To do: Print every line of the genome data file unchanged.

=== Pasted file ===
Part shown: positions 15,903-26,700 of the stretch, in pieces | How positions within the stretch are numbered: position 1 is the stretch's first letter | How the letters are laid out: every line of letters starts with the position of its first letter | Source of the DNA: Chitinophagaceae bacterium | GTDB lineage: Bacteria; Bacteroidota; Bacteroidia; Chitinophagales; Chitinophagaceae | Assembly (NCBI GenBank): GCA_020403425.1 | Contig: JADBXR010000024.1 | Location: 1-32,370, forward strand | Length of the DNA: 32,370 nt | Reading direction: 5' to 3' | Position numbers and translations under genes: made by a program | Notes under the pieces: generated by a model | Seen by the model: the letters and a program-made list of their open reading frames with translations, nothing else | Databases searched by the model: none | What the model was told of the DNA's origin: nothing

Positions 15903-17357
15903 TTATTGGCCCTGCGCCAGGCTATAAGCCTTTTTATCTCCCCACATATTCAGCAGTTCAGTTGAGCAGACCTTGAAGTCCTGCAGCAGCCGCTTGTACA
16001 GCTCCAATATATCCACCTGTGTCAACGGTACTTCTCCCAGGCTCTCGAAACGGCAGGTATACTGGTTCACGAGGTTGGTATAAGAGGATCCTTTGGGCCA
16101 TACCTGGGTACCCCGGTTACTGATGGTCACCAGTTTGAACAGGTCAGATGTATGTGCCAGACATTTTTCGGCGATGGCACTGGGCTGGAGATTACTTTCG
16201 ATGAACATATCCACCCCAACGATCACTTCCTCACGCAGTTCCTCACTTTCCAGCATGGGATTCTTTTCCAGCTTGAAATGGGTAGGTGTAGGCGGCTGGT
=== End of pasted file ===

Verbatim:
Part shown: positions 15,903-26,700 of the stretch, in pieces | How positions within the stretch are numbered: position 1 is the stretch's first letter | How the letters are laid out: every line of letters starts with the position of its first letter | Source of the DNA: Chitinophagaceae bacterium | GTDB lineage: Bacteria; Bacteroidota; Bacteroidia; Chitinophagales; Chitinophagaceae | Assembly (NCBI GenBank): GCA_020403425.1 | Contig: JADBXR010000024.1 | Location: 1-32,370, forward strand | Length of the DNA: 32,370 nt | Reading direction: 5' to 3' | Position numbers and translations under genes: made by a program | Notes under the pieces: generated by a model | Seen by the model: the letters and a program-made list of their open reading frames with translations, nothing else | Databases searched by the model: none | What the model was told of the DNA's origin: nothing

Positions 15903-17357
15903 TTATTGGCCCTGCGCCAGGCTATAAGCCTTTTTATCTCCCCACATATTCAGCAGTTCAGTTGAGCAGACCTTGAAGTCCTGCAGCAGCCGCTTGTACA
16001 GCTCCAATATATCCACCTGTGTCAACGGTACTTCTCCCAGGCTCTCGAAACGGCAGGTATACTGGTTCACGAGGTTGGTATAAGAGGATCCTTTGGGCCA
16101 TACCTGGGTACCCCGGTTACTGATGGTCACCAGTTTGAACAGGTCAGATGTATGTGCCAGACATTTTTCGGCGATGGCACTGGGCTGGAGATTACTTTCG
16201 ATGAACATATCCACCCCAACGATCACTTCCTCACGCAGTTCCTCACTTTCCAGCATGGGATTCTTTTCCAGCTTGAAATGGGTAGGTGTAGGCGGCTGGT